In fragile states, domestic and international actors sometimes take the momentous step of sharing sovereign authority to provide basic public services and build the rule of law. While sovereignty sharing can help address gaps in governance, it is inherently difficult, risking redundancy, confusion over roles, and feuds between partners when their interests diverge.
In Sovereignty Sharing in Fragile States, John D. Ciorciari sheds light on how and why these extraordinary joint ventures are created, designed, and implemented. Based on extensive field research in several countries and more than 150 interviews with senior figures from governments, the UN, donor states, and civil society, Ciorciari discusses when sovereignty sharing may be justified and when it is most likely to achieve its aims. The two, he argues, are closely related: perceived legitimacy and continued political and popular support are keys to success.
This book examines a diverse range of sovereignty-sharing arrangements, including hybrid criminal tribunals, joint policing arrangements, and anti-corruption initiatives, in Sierra Leone, Cambodia, Lebanon, Timor-Leste, Guatemala, and Liberia. Ciorciari provides the first comparative assessment of these remarkable attempts to repair ruptures in the rule of law—the heart of a well-governed state.
About the author
John D. Ciorciari is Associate Professor of Public Policy and Director of the Gerald R. Ford School's Weiser Diplomacy Center and International Policy Center at the University of Michigan.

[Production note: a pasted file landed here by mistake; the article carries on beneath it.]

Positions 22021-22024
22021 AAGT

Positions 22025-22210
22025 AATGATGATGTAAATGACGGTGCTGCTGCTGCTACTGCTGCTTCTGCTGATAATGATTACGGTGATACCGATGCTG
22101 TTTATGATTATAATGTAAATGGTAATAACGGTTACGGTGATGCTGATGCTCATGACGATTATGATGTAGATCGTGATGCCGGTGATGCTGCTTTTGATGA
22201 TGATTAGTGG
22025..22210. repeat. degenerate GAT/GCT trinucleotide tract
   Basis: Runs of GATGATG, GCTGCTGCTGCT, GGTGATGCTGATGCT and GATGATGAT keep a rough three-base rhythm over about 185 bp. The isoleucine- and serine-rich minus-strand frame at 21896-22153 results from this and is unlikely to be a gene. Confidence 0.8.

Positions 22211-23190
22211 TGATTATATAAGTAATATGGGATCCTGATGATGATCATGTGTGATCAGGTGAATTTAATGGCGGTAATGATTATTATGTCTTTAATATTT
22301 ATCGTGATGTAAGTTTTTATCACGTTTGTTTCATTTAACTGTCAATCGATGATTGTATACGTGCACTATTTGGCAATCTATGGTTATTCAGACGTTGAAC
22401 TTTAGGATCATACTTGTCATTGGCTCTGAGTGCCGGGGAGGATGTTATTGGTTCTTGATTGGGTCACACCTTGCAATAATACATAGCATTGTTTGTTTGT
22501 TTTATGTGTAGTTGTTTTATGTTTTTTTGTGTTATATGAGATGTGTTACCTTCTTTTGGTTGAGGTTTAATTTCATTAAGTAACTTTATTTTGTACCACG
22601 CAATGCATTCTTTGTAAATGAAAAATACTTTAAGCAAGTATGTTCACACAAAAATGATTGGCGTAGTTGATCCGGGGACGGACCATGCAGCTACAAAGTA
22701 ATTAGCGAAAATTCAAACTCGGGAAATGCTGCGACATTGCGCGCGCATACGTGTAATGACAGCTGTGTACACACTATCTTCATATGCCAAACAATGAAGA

"John Ciorciari has written a wonderful work. Sovereignty sharing has been an approach that has not been given a proper name. Ciorciari not only provides excellent case studies, but he also shows why sovereignty sharing has been widely used and the limited conditions that make it likely to be successful."
—Stephen D. Krasner, Stanford University
"This extraordinary book combines insights and lessons for those who wish to understand the challenges of sovereignty sharing to promote the rule of law in fragile states. Meticulously researched, Sovereignty Sharing in Fragile States is an invaluable resource for scholars and practitioners. Highly recommended."
—Richard Caplan, University of Oxford
"Sovereignty Sharing in Fragile States is a first-rate piece of scholarship that offers a compelling answer to an important, but perennially perplexing, question: Why do 'shared sovereignty' arrangements fail so often—and under what conditions can they succeed?"
—Roland Paris, University of Ottawa